Transmit Load Balancing mode incorporates all the features of NFT, plus Transmit Load Balancing. In this mode, two to eight adapters may be teamed together to function as a single virtual network adapter. The load-balancing algorithm used in TLB allows the server to load balance traffic transmitted from the server. However, traffic received by the server is not load balanced, meaning the Primary Adapter is responsible for receiving all traffic destined for the server. In addition, only IP traffic is load balanced.

Switch assisted Load Balancing with Fault Tolerance
Switch-assisted Load Balancing mode incorporates all the features of NFT and TLB modes, but it adds the feature of load balancing incoming traffic. In this mode, two to eight adapters may be teamed together as a single virtual network adapter. The load-balancing algorithm used in SLB allows for the load balancing of the server’s transmit and receive traffic. Unlike TLB which only load balances IP traffic, SLB load balances all traffic regardless of the Protocol. Switch-assisted Load Balancing (SLB) is an HP term that refers to an industry standard technology for grouping multiple network adapters into one virtual network adapter and multiple switch ports one virtual switch port. HP’s SLB technology works with multiple switch vendors’ technologies. Switch-assisted Load Balancing (SLB) is not the same thing as Server Load Balancing (SLB) as used by some switch vendors. Switch-assisted Load Balancing operates independently of, and in conjunction with, Server Load Balancing.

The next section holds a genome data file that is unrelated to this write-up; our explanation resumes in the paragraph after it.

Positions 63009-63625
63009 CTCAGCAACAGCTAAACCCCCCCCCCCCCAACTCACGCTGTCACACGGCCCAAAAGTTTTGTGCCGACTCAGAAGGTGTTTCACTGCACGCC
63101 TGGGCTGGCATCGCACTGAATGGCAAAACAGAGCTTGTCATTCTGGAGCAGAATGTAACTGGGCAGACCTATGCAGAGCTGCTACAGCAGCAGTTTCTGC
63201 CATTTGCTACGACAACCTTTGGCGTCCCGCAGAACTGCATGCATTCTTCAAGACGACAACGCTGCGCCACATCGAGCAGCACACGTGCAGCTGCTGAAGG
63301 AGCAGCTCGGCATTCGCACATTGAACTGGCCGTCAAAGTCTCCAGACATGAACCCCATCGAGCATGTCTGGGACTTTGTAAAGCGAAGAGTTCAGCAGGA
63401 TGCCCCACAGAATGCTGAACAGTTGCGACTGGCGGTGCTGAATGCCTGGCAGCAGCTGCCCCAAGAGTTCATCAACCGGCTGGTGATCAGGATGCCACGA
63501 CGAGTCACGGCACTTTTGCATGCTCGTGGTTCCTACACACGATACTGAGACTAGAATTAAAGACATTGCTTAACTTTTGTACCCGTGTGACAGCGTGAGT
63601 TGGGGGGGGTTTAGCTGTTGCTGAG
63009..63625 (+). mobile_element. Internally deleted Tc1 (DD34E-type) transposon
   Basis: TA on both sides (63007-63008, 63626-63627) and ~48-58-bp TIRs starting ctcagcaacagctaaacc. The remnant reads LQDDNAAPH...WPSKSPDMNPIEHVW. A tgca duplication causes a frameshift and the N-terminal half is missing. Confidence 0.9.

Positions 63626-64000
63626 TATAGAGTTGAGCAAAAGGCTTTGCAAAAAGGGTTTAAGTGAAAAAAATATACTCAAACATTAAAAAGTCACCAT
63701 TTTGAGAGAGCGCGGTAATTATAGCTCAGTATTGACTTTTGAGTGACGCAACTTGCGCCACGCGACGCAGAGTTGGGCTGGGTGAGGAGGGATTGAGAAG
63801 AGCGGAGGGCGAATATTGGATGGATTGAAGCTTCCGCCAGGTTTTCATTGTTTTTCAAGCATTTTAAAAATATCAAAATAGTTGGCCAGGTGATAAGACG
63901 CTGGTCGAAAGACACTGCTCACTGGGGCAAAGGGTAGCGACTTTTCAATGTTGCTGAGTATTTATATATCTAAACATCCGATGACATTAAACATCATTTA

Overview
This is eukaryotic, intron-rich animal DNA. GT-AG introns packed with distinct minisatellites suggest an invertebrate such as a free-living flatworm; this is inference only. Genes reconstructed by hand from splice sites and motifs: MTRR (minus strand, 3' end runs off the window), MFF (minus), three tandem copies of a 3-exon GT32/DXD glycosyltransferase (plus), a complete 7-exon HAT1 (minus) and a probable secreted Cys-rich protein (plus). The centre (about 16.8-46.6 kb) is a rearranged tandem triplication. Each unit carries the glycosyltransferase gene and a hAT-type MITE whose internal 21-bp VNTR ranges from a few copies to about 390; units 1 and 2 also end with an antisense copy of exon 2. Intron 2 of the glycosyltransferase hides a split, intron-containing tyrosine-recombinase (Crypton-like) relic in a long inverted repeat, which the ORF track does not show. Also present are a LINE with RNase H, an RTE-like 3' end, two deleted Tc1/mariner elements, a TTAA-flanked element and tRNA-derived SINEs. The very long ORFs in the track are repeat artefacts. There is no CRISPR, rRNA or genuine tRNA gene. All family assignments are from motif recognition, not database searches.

Let’s take a closer look at these various modes.

Network Fault Tolerance (NFT)

There are three operating modes available for NFT Teams: Manual, Fail On Fault, and Preferred Primary.

Manual Mode
This mode for NFT is used for user-initiated failovers. When set, manual mode allows an NFT Team to automatically failover during events that normally cause a failover, however, Manual mode also allows the Team to manually failover with the click of a button. Manual mode is normally used for troubleshooting.